The study addressed a fairly basic question: Do warmer temperatures make trees more susceptible to drought?

It might seem surprising that scientists don't already know the answer to that question. But biologist David Breshears of the University of Arizona says there's a lot that scientists don't know about trees. "Like, what does it take to kill a tree, and do warmer temperatures matter in terms of killing trees?" he says.
(14 April 2009)




Retreat of Andean Glaciers Foretells Global Water Woes

Carolyn Kormann, Yale Environment 360
Bolivia accounts for a tiny fraction of global greenhouse gas emissions. But it will soon be paying a disproportionately high price for a major consequence of global warming: the rapid loss of glaciers and a subsequent decline in vital water supplies.
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Earlier this year, the World Bank released yet another in a seemingly endless stream of reports by global institutions and universities chronicling the melting of the world’s cryosphere, or ice zone. This latest report concerned the glaciers in the Andes and revealed the following: Bolivia’s famed Chacaltaya glacier has lost 80 percent of its surface area since 1982, and Peruvian glaciers have lost more than one-fifth of their mass in the past 35 years, reducing by 12 percent the water flow to the country’s coastal region, home to 60 percent of Peru’s population.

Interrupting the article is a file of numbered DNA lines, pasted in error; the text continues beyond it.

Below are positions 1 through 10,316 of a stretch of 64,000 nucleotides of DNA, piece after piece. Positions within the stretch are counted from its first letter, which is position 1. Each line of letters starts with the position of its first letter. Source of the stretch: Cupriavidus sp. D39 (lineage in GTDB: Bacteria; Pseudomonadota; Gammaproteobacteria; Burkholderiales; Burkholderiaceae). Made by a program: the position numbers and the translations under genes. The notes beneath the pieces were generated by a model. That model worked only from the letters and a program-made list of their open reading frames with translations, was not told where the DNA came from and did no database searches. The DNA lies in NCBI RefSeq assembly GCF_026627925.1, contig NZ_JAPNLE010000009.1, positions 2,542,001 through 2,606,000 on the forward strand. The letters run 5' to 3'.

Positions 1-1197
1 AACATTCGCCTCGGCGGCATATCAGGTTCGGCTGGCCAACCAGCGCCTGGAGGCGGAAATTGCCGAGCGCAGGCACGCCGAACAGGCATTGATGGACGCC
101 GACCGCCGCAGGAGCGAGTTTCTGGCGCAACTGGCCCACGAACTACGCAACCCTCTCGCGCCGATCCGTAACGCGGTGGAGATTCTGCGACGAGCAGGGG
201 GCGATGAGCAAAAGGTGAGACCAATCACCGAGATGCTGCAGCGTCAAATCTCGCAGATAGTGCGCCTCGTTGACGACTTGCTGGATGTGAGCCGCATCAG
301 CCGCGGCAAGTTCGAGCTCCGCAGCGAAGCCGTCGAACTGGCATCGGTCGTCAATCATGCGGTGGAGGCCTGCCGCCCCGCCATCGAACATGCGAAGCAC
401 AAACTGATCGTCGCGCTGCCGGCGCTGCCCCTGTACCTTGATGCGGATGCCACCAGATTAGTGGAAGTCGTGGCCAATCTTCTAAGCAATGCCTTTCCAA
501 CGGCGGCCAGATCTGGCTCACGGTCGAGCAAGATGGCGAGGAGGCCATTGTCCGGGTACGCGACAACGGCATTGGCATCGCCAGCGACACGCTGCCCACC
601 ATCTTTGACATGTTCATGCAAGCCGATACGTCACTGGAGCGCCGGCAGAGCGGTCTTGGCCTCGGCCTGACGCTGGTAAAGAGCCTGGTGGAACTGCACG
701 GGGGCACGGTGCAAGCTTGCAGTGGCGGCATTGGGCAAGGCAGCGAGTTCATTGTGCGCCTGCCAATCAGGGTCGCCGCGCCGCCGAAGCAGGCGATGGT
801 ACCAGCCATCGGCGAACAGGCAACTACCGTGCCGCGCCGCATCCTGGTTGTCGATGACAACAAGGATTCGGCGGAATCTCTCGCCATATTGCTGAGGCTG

And if warming trends continue, the study concluded, many of the Andes’ tropical glaciers will disappear within 20 years, not only threatening the water supplies of 77 million people in the region, but also reducing hydropower production, which accounts for roughly half of the electricity generated in Bolivia, Peru, and Ecuador.

Chances are that many of Bolivia’s Aymara Indians heard little or nothing about the report. But then the Aymara — who make up at least 25 percent of Bolivia’s population — don’t need the World Bank to tell them what they can see with their own eyes: that the great Andean ice caps are swiftly vanishing.
(9 April 2009)



Dry Taps in Mexico City: A Water Crisis Gets Worse

Ioan Grillo, TIME Magazine
The reek of unwashed toilets spilled into the street in the neighborhood of unpainted cinder block houses. Out on the main road, hundreds of residents banged plastic buckets and blocked the path of irate drivers while children scoured the surrounding area for government trucks. Finally, the impatient crowd launched into a high-pitched chant, repeating one word at fever pitch: "Water, Water, Water!"

About five million people, or a quarter of the population of Mexico City's urban sprawl, woke up Thursday with dry taps. The drought was caused by the biggest stoppage in the city's main reservoir system in recent years to ration its depleting supplies. Government officials hope this and four other stoppages will keep water flowing until the summer rainy season fills the basins back up. But they warn that the Mexican capital needs to seriously overhaul its water system to stop an unfathomable disaster in the future.
(11 April 2009)